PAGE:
by Kelly Houseman


Happy Turkey Day (with dinner served in a hospital cafeteria). Merry “missing” Christmas where daddy has a 24 hour shift. Happy “hospital” Hanukah that mommy has to work 7 out of the 8 days.  Hmm, doesn’t sound like a traditional holiday celebration does it? Definitely haven’t seen those plots in any ABC Family movies lately.

But, alas, people get sick on Thanksgiving. People need operations on Christmas Day. People get hurt and need help on Halloween.

As a physician wife I can tell you that, yes, holidays are often the loneliest times I face. It is obviously compounded when you are living 500 miles away from your nearest family member. These times of year are all about love and family and those feelings are surely getting messed with when my husband is not around for them.

Many people see doctors’ material successes and dog on them or envy creeps up. But lots of those same people do not realize that those successes come at a huge cost – such as missing holiday time with family.


But instead of sulking and complaining and looking at what I am lacking this November and December, I try to reframe it about what another family is getting. That family may be getting a second chance at a life due to a surgery he will perform. A child may be getting their once-active father back who faced paralysis. A mom will be able to love her child longer because he is making a decision that will prolong his life.

Holidays are supposed to be spent around a table or loved ones or a tree or presents. No one wants to spend them in a hospital (yeah the food is way better at home even when I attempt to cook, hah). Patients don’t want to be there and the nursing and physician staff certainly would enjoy being home much more. But it is because of these amazing professionals that we have a chance to fight for life, to get better, to heal any time of the year, even smack dab in the middle of everyone else’s day off.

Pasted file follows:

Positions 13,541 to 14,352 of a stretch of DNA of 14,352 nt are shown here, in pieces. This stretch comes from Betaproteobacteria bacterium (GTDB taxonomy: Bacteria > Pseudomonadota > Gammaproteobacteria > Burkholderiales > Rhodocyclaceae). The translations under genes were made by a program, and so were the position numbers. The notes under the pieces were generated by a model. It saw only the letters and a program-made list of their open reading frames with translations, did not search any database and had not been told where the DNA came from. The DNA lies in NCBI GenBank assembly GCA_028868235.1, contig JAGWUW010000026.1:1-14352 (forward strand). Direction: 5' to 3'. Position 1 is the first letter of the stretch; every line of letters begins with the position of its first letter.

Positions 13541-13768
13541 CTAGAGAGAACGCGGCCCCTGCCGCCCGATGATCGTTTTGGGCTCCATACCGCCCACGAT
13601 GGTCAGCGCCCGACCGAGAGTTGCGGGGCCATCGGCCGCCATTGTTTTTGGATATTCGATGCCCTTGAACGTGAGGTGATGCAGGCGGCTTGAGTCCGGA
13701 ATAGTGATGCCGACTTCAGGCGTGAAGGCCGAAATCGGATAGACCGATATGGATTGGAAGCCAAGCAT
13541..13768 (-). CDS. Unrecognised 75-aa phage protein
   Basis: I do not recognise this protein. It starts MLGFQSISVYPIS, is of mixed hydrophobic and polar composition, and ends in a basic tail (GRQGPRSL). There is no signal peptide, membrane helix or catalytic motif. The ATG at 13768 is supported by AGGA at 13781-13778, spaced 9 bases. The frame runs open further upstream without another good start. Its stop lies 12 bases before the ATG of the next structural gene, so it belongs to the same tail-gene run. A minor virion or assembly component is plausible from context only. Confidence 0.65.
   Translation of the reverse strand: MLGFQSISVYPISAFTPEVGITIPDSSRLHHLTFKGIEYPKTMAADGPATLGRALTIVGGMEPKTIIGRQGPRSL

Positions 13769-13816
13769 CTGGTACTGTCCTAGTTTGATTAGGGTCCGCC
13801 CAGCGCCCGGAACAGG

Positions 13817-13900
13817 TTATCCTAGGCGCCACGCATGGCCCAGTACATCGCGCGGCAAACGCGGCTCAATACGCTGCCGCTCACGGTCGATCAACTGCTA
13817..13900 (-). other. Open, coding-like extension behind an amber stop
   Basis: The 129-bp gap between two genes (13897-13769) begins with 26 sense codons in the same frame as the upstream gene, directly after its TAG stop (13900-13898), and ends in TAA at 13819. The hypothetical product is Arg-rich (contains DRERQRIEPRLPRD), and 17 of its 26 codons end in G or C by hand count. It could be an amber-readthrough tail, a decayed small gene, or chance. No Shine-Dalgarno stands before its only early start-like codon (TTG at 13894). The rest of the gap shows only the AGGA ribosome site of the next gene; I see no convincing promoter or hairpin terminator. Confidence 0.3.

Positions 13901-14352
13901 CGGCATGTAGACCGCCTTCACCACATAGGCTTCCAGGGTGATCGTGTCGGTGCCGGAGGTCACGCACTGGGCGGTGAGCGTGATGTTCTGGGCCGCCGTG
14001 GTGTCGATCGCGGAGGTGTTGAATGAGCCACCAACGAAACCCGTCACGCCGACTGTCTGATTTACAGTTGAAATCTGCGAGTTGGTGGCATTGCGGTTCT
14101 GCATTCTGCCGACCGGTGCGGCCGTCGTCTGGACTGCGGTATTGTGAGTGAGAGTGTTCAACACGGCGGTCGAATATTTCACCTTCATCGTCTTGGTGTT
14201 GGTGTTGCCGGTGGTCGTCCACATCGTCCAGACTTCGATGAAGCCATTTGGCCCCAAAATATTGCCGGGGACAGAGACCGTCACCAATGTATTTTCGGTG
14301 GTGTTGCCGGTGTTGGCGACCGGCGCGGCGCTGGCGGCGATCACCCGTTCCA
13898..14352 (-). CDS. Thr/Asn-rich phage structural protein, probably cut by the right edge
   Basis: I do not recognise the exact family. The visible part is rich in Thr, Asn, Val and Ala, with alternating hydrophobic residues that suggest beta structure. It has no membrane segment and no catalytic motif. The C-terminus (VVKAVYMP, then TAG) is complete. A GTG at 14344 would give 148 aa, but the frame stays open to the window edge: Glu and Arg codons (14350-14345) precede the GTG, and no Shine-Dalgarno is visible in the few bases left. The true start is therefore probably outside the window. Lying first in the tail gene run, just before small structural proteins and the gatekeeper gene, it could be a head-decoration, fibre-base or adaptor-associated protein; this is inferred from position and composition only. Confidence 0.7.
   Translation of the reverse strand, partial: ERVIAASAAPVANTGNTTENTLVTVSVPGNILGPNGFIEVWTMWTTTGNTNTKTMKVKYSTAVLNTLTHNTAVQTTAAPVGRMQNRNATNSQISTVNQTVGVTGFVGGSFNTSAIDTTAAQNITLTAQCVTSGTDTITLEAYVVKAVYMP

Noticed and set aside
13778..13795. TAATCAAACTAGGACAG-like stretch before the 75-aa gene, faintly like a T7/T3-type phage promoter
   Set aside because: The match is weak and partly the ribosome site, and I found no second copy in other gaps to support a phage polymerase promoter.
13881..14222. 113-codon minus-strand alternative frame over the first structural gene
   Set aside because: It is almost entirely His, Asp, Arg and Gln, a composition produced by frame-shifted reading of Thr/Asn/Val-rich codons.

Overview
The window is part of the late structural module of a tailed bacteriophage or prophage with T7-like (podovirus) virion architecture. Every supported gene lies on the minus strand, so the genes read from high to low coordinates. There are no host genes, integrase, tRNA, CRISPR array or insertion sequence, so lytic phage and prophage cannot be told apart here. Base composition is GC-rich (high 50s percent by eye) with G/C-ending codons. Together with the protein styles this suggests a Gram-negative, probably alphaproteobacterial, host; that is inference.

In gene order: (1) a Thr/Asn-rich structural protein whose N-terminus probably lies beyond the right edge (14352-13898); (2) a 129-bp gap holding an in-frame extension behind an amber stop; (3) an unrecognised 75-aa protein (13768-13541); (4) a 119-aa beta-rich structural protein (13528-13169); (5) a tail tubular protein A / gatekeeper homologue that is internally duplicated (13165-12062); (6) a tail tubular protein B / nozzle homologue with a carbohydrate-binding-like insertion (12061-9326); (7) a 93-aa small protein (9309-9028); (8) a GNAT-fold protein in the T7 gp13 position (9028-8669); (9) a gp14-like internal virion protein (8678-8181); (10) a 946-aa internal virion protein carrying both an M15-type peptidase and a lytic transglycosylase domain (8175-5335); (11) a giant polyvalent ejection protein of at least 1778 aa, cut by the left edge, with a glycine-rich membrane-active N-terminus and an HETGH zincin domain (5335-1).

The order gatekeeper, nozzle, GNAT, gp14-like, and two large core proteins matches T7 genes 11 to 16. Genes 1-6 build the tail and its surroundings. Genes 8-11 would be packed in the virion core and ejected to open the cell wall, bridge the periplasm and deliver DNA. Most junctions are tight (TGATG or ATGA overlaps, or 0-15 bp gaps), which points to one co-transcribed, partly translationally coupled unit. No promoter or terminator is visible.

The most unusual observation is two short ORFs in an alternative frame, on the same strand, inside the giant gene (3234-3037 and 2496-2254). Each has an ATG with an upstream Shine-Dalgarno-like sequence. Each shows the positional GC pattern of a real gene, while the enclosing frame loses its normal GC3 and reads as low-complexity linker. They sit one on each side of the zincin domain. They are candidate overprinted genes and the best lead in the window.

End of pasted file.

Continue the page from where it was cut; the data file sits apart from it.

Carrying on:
I’ve taken the approach with my husband of assuming that he will not be home for any major holidays, and if he does it is simply a tremendous bonus. He has been in residency/fellowship for the past 7 years and I am pretty sure he has been off only one Christmas and one Thanksgiving the entire time. I think much of being a doctor’s wife is simply changing your expectations and thinking of others before oneself.

So, thank you, everyone who sacrifices holidays and birthdays and special events to take care of the sick and injured. Especially with Thanksgiving and Christmas approaching I always try to remember and say prayers for all of those sick and injured in the hospital, as well as the entire hospital staff who work so hard for strangers they have never met.



Kelly Houseman is the wife of a neurosurgery attending in Detroit, Michigan. Together they have a one year old son who runs the house along with their miniature schnauzer. Kelly owns her own mental health counseling practice and enjoys blogging in her spare time.

Editor’s Note: This blog post originally appeared on Kelly’s personal blog, Kelly’s reality. You can read more from Kelly here:


  1. Indeed. My physician husband didn’t have to work this holiday, but instead he’s spending it in the hospital with my dad who had a heart attack thanksgiving day. Reminded again how grateful I am for all those who care for those who need it.

  2. Thanks…I appreciate your “reframing” of reality of being a doctor’s family.
    My husband is an ER Doc and over the years, our 3 kids and I have just adapted to his being gone on holidays and keeping odd hours. Not always easily though…Its definitely one the most challenging aspects being a married to a health professional! I know when he is at work, he is the hero to many people having a really, really bad day, so that does help.